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HERSHEY >> David Archer emerged from the Impact Academy locker room at Giant Center and hopped in place trying to catch his breath.

His players had just doused him in water, soaking his sweater and dress shirt. He walked down the hallway and tried to compose himself.

This was a first, and he didn't mind the postgame antics if it meant his kids could behave like kids for a few more minutes. In its first year of existence, Impact Academy won the District 3 Class A boys' basketball championship, defeating Millersburg, 65-59.

"We weren't supposed to be here," Archer said.

The victory provided Impact with a championship a year after some of the same main characters clinched the same title in New Hope Academy's final year of existence. Impact took up residence in the same building in York where New Hope played, Archer headed both programs, and Nykam Beverley and Elliott Wilson — starters on this year's team — played for the now defunct Mighty Ants.

But this was not always a smooth transition.

"We lost most of our players ... we lost a couple of our friends," said Wilson, with a gold medal still hanging from his neck. "We really didn't have our head in it in the beginning of the season."

Related: Impact Academy remembers NaGus Griggs

Impact welcomed new players, including standout Juwan Gooding, who split his first three seasons of high school in Massachusetts playing for Milton, New Mission and then Milton High School again. Freshman Rahkeem Swanston, who Wilson and teammates call "Bobo," came from the Virgin Islands.

"Our trust level in the beginning wasn't as close as it needed to be," Wilson said of welcoming new players to their new city.

Wilson pointed to a team meeting held after the third game where players sat down and talked.

"We had to keep our heads and know it's not all about ourself," Wilson said. "We call each other brothers now. We know that Impact is a private school, and we wanted to prove that all people can come from different cities and come together as one and improve to win a district championship."

The behind-the-scenes work paid off. Gooding scored a game-high 23 points with Wilson adding 22 for a team that looked cohesive.

Gooding, who called Archer a friend of his father, moved to York at the beginning of the school year.

"I ended up moving down here to get my grades up and to be eligible for college," Gooding said. "I'm still trying to decide (on a college). I have to take SATs and get another prep year (at Impact's prep school), so hopefully I get a couple more looks.

"Whenever I can go home (to suburban Boston) on weekends I do."

But this is what he's grown up doing.

"I've been traveling and playing basketball for a long time," Gooding said. "I'm used to staying in hotels. I'm never home usually so this is normal for me."

Impact clung to a one-point halftime lead, unable to take advantage of numerous chances that would have allowed it to stretch three- and four-point leads to double digits. But both teams suffered from miscues. The teams combined for 28 first-half turnovers. Complicating matters, Impact converted just 2-of-9 from the free-throw line to open the game.

Impact changed the tempo at the end of the first half, pushing the pace. That style continued in the second half, with Impact's press sparking a six-point run during a third quarter it dominated with a 22-10 run.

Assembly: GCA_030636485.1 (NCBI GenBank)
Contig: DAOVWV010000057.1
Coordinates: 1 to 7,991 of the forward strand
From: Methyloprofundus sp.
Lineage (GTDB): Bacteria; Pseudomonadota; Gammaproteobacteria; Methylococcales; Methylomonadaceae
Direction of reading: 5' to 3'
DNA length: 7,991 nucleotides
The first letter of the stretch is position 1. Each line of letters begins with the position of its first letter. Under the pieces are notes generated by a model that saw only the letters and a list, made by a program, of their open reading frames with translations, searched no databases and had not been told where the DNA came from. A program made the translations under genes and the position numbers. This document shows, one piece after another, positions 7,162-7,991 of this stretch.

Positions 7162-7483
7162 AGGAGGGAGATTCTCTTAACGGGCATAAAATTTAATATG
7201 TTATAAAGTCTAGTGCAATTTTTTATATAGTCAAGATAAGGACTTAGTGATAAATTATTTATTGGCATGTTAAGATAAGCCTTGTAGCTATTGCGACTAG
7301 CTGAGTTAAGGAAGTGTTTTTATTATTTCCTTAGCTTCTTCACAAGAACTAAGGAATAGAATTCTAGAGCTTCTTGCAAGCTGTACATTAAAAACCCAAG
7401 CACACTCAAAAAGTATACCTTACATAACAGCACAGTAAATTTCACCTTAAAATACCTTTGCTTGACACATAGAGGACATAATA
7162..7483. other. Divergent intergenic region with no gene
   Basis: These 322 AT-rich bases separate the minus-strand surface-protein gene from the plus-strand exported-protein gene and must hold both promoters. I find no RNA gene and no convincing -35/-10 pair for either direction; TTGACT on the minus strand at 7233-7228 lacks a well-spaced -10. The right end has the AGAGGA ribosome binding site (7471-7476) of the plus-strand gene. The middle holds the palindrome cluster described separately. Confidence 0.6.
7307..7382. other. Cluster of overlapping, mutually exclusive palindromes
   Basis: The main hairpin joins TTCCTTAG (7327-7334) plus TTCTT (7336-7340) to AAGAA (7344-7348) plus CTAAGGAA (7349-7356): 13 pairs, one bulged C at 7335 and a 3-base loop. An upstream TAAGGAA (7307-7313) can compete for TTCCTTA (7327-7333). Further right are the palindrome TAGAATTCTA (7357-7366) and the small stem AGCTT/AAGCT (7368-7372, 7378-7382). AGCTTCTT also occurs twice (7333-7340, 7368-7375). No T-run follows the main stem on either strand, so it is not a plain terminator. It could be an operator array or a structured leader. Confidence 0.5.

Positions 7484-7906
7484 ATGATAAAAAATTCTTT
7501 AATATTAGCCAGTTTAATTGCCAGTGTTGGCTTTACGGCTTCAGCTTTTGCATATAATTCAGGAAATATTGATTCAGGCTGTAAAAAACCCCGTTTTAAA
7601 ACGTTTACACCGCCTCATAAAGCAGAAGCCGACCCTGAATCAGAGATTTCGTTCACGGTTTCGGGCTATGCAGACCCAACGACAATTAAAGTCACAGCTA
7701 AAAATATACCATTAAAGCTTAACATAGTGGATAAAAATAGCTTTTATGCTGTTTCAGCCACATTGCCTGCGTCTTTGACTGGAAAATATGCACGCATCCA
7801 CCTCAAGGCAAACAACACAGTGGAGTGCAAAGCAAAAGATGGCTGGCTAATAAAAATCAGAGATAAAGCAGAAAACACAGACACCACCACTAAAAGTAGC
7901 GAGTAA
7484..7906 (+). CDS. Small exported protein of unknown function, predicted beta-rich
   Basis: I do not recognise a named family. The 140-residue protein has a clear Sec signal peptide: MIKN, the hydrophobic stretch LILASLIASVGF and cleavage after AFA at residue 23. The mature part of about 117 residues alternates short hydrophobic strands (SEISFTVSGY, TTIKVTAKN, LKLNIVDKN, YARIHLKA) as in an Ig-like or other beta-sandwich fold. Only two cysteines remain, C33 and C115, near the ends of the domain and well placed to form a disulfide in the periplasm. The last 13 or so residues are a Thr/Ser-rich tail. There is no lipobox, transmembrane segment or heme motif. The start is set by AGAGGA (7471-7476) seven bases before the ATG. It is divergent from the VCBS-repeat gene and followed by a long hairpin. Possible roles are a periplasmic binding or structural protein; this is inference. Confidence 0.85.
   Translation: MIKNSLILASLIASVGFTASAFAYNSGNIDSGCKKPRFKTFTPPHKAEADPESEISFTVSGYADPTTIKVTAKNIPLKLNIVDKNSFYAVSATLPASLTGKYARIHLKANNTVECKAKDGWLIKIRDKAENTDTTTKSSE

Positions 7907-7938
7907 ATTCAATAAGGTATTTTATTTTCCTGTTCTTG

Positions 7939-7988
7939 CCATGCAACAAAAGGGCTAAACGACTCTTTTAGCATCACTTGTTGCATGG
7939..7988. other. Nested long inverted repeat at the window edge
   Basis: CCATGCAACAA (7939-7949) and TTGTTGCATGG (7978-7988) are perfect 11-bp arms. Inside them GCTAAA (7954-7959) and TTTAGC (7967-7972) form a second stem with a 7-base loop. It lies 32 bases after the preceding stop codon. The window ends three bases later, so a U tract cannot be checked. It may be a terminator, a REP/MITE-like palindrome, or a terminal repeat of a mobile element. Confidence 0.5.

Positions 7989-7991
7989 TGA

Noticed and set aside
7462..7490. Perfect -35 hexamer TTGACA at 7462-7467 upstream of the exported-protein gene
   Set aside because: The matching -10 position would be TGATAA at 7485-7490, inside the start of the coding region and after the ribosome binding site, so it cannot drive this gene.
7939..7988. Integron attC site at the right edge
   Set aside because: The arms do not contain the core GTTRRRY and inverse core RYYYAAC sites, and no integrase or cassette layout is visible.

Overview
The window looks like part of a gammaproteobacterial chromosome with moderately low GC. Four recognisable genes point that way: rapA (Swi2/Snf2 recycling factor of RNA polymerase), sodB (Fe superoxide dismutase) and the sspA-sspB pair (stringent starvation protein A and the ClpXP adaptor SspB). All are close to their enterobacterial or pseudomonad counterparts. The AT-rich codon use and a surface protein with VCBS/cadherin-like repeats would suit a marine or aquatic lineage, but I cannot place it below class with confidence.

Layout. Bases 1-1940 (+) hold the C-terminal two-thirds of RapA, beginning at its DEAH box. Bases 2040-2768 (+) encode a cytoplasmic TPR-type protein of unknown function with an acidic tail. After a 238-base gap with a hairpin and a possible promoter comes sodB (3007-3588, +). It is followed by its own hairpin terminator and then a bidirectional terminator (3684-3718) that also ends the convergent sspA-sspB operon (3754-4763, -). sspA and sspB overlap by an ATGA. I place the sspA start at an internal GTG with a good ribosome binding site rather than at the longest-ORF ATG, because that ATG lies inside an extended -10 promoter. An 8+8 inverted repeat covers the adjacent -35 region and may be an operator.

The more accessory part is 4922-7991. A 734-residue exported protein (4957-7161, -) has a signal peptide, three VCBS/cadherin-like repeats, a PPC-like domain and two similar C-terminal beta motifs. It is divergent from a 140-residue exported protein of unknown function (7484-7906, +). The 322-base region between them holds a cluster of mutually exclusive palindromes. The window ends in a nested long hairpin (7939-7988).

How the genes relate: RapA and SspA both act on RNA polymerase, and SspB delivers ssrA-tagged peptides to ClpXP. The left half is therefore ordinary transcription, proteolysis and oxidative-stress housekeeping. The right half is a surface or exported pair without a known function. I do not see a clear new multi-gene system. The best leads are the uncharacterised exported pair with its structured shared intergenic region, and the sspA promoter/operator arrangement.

"When it was a 15-point (deficit), we were trying to limit damage and try not to get blown out," Millersburg coach Todd Wingard said.

Much like the Indians did in overcoming a 28-point deficit in the district semifinals, however, "our kids responded," Wingard said.

But even though Impact looked a little sloppy in the fourth quarter, it didn't affect the game's outcome.

Millersburg's Connor Keim knocked down a 3-pointer to cut the deficit to four with 1:17 to play, but Impact held on.

"They tried to showboat a little bit, but they can afford to do that," said Wingard, laughing about the talented Impact squad. "That's how good they are."

For Archer and Impact, the journey continues in the state tournament Friday. Impact will play the third-place team out of District 4, which will be decided when Cowanesque Valley and North Penn Mansfield play at noon Saturday in Wellsboro.

And Archer continues to point out his players have been survivors. After all, several of his players went through the closing of New Hope. Some of his players from last year experienced the sorrow of burying a former teammate at the start of the school year. And he points out that his players are more than just a basketball team.

"This season started with tears," the coach said. "We were playing for something bigger for ourselves."

That's something he hopes will continue.

Contact Jim Seip at 771-2025.

Impact Academy 65, Millersburg 59

IMPACT ACADEMY (65)

Juwan Gooding 7 8-11 23, Elliott Wilson 10 2-8 22, Kharon Parson 9 2-4 10, N. Beverley 3 0-2 6, Swanston 1 2-2 4, Valentin 0 0-0 0, Jimenez 0 0-0 0, Almonte 0 0-0 0, J. Beverly 0 0-0 0, Rosa 0 0-0 0.

Totals — 25 14-27 65.

millersburg (59)

Christian Keiter 4 11-15 19, Christian Wingard 5 0-0 14, Keim 3 0-0 7, Warfel 4 0-0 9, Prime 0 2-2 2, , Snyder 2 1-2 5, Burger 1 1-4 3.

Totals — 19 15-23 59.

Impact Academy16132214—65Millersburg11171021—59

3-point goals — Impact 1 (Gooding 1). Millersburg 6 (Wingard 4, Keim, Warfel).

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